Halo: Combat Evolved Anniversary shows how far we’ve come in a decade—and it’s not always a pretty picture. This release celebrates the 10th anniversary of the original Halo by bringing back the classic campaign with updated graphics and sound, along with a passable replication of the game’s multiplayer.
While Microsoft made a big deal about the game’s Kinect support, that feature isn’t listed anywhere on the box and you have to add it to the game via a day-one patch. By using the Kinect, you can say things like “grenade,” and Master Chief will throw a grenade. You can say “flashlight” and your flashlight will turn on. You can say “pause game,” “resume game,” and “change weapon,” and it all does what you expect it to do (with a little bit of a pause). It’s a neat trick, but using the buttons is faster and easier. This is a bullet point and, if you don’t have a Kinect, you’re not missing anything.
When you install it, the game also asks if you’d like to redeem the code to add the game’s classic maps to your copy of Reach as a map pack. It’s a nice way to add value, but just once I’d like to play a game without a series of updates and five minutes of inputting codes and unlocking features that “reward” me for buying the game new.
Have I scared you off my lawn yet? Do I sound like an old fogey? Maybe so, but the rest of the Anniversary package is more than worth the annoyances of setup and the almost useless Kinect features.
Very little has been added to the game itself; this is the Halo you remember. You can find hidden skulls that change how the game is played (my copy came with the “Grunt Funeral” skull that causes grunts to explode like plasma grenades). You’ll also find terminals that give you some background information on the world of Halo, and there may even be a few hints about what’s coming next. The new content is certainly fine, but the real thrill is being able to play the classic Halo with remastered graphics.
The graphical updates are extensive, and they make everything look like a contemporary game. You can hit the select button at any time to flip between the new graphics and the game’s original look, and the changes are startling; a lot of work has been done to make this look as good as it possibly can. The ability to switch between the two versions of the game at will also proves that the new textures and character models are all running on top of the original engine, so you don’t lose any of the of the game’s feel. Everything acts just how you remember it, and for fans of a series that has gone through so many changes, it’s great to go back to the original style that made Halo so popular.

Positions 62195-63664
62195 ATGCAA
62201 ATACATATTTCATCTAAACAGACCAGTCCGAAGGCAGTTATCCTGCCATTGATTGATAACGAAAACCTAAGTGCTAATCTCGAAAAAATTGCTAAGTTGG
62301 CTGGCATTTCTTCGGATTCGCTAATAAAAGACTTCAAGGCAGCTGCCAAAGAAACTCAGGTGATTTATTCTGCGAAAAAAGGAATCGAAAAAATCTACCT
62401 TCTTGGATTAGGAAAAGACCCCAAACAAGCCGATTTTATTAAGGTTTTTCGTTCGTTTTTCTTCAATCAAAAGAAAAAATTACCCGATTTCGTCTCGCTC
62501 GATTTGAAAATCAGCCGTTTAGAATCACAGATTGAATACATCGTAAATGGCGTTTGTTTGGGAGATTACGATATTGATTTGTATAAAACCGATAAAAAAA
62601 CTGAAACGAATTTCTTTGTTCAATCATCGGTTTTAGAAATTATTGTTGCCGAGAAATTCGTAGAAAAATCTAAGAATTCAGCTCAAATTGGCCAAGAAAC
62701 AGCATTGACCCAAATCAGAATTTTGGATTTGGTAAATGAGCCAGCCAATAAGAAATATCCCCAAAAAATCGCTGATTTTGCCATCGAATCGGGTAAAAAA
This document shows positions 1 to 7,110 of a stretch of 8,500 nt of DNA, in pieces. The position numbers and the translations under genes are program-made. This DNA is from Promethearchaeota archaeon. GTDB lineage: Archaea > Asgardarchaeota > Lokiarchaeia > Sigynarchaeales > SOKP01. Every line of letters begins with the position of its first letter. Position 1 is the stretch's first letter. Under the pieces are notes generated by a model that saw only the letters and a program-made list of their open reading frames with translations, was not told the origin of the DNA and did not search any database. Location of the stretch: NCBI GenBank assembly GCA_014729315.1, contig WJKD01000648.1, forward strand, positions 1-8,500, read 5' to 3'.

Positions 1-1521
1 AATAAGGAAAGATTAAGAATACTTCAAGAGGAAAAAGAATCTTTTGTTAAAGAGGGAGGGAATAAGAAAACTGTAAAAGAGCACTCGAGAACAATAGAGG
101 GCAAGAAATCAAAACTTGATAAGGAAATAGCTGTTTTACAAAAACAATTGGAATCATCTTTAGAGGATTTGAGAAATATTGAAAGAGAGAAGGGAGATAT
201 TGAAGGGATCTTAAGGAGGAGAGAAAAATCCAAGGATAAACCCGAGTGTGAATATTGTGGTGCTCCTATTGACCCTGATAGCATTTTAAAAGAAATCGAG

The magnum is still incredibly overpowered at both close and long range, and it’s great to have it back. The Flood sections of the game are still annoying as hell. Cortana remains weirdly sexy. While there might have been some temptations to adjust the game here and there, the decision was made to keep everything as you remember, for good or bad. The updates are purely cosmetic, although the sound and music have also been completely redone. In fact, the changes to the game’s sound effects and music need more love than they’ve gotten in the press so far; the game sounds just as good as it looks.
Multiplayer is a mixed bag. You can play the entire game through in co-op with another person over Xbox Live, which is amazing, but the ability to play local four-player splitscreen is gone, which is madness. The game brings you into the Halo: Reach engine to play the six included classic multiplayer maps:
- Battle Canyon (Beaver Creak)
- High Noon (Hang ‘Em High)
- Penance (Damnation)
- Solitary (Prisoner)
- Ridgeline (Timberland)
- Breakneck (Headlong)
Each map can be played in a state close to its original design, or updated to fit in with the other Reach maps. You can also enjoy the classical loadouts and playlists to replicate the original experience. There’s also a brand new firefight mission and, if you don’t care about the single-player game, all this content can be purchased separately as a Reach map pack for 1,200 Microsoft Points ($15). New copies of the game come with a voucher that provides the map pack free of charge. (As a side-note, on Twitter I’ll be giving away all the codes that came with the game, so follow @BenKuchera if you want a chance for some free Halo content.)
To be absolutely clear: if you don’t like Halo, you will still not like it now that it’s prettier. For fans of the original, however, this is a great way to revisit a game that remains fun to play, and it adds some great new content to your multiplayer rotation. The visuals and sound are impressive without taking away from your fond memories, and the Kinect features are safely ignored. For $40, this isn’t a bad deal at all. See you online!